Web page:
Skip to main content
  • This website sets cookies on your device. To find out more about how we use cookies please refer to our Privacy and Cookie Policy. By continuing to use the site, we’ll assume that you are content for us to set these on your device.
  • Close
Home > Banknotes > Polymer £10 Note (Jane Austen) - Security and Design Features
 

Polymer £10 Note (Jane Austen) - Security and Design Features

Find out more on the New Ten website.

​Design features

Size

 
The polymer £10 note is 15% smaller than its paper equivalent. Approximately 132mm x 69mm.
 

Denomination numeral

 
The large number 10 and £ symbol in the top-left hand corner of the front of the note help you easily see its value. There is also a slightly smaller number 10 in the top-right corner.
 

Unique numbering

 
A unique serial number is printed horizontally and vertically on the back of the note. The horizontal numbers is in the bottom right corner. It is made up of multi-coloured letters and numbers, which increase in height from left to right. The vertical number runs down the left-hand side and the numbers and letters are the same height and colour.
 

Tactile feature

 
Raised dots help blind and partially sighted people identify the note. There are two clusters of raised dots in the top left hand corner. This tactile feature helps blind and partially sighted people identify the note.
 

Copyright symbols

 
The international copyright symbol is included on the front and back of the note, below the ‘Ten pounds’ text.
 

Historical character:​Jane Austen

 
Jane Austen’s novels have a universal appeal and speak as powerfully today as they did when they were first published. Her books have been translated into over 40 languages of which there have been countless film and television adaptations. She used wit and satire to provide insights into everyday life among the landed gentry at the end of the 18th century. She rejected the sentimental style of many contemporary writers in favour of irony and cynicism, which she used to highlight the social conventions that constrained women.
 
Jane began to write when she was just 11 years old, and by the age of 23 she had already drafted early versions of some of her most famous novels, including Pride and Prejudice and Sense and Sensibility. All of Jane’s work was published anonymously so, despite the fact her work was generally well received and even became fashionable in some circles, she achieved little recognition until after her death.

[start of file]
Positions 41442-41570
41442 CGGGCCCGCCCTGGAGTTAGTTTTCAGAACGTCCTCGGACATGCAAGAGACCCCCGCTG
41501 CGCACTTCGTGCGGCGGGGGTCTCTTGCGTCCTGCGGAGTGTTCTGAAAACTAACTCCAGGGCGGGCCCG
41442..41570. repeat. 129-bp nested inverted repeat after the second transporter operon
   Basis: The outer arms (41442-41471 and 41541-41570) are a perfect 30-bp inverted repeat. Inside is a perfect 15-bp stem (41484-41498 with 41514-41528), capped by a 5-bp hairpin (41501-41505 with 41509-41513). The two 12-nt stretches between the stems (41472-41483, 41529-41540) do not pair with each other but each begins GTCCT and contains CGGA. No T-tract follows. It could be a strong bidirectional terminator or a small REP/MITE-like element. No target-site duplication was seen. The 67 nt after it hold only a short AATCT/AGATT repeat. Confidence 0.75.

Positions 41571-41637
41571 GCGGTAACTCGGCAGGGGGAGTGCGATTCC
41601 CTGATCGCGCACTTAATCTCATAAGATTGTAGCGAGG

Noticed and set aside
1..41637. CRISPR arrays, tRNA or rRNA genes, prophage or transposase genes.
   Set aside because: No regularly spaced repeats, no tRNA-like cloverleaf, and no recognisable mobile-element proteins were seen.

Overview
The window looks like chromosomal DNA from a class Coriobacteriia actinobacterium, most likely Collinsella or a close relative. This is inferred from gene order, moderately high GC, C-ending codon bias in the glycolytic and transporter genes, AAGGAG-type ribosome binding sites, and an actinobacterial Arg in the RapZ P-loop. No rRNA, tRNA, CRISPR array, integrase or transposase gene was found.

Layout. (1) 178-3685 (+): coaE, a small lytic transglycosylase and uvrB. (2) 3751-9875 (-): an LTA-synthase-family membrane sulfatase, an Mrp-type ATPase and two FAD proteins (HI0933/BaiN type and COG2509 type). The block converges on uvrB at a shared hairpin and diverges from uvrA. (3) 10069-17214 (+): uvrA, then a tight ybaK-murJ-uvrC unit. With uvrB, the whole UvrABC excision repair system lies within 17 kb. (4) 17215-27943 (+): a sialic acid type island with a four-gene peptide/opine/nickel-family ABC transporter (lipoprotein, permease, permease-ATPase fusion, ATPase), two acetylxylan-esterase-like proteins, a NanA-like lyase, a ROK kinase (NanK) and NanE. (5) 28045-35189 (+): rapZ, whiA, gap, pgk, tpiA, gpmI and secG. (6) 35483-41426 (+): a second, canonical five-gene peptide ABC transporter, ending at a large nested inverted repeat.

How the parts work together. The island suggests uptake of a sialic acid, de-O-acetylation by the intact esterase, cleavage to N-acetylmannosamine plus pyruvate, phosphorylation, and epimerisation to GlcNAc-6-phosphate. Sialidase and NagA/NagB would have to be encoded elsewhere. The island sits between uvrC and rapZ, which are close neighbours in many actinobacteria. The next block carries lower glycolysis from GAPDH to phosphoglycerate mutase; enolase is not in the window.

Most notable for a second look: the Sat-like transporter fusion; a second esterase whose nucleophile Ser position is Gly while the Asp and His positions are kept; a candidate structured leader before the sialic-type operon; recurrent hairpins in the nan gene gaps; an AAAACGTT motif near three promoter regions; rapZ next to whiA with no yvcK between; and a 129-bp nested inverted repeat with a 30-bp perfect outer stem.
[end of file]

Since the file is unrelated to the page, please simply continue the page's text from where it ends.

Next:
The note was issued in 2017 which coincides with the 200th anniversary of Jane Austen’s death. She is buried at Winchester Cathedral, which appears on the new £10 note.
 

Security features

 

Raised print


​The words ‘Bank of England’ are printed in raised ink on the front of the note.
 

Material

The £10 note is printed on polymer – a thin, flexible plastic.
 

See-through window


​There is a large see-through window on the note. A clearly defined portrait of the Queen is printed on the window, with the words ‘£10 Bank of England’ twice around the edge.
 

Winchester Cathedral

 
There is a finely detailed metallic image of Winchester Cathedral, where Jane Austen is buried, over the see-through window. The foil is gold on the front of the note and silver on the back. When you tilt the note, you will see a multi-coloured rainbow effect.
 
The foil £ symbol in the window is silver on the front of the note and copper on the back.
 

Quill


​At the side of the see-through window is a coloured quill, which changes from purple to orange when you tilt the note. You can see this effect on both the front and back of the note.
 

Foil patches


​On the front of the note, below the see-through window, is a silver foil patch. When you tilt the note the word ‘Ten’ changes to ‘Pounds’, and you will see a multi-coloured rainbow effect.
 
On the front of the note, above the see-through window, is a silver foil patch containing an image of the coronation crown, which appears 3D. When you tilt the note, you will see a multi-coloured rainbow effect.


Foil book


On the back of the note, a book-shaped copper foil patch contains the letters ‘JA’.

 

Print quality


​The printed lines and colours on the note are sharp, clear and free from smudges or blurred edges.
 

Micro-lettering


​Using a magnifying glass, look closely at the lettering beneath the Queen’s portrait – you will see the value of the note written in small letters and numbers.
 

Ultraviolet feature


​If you look at the front of the note under a good-quality ultraviolet light, the number 10 appears in bright red and green, while the background stays dull in contrast.
Share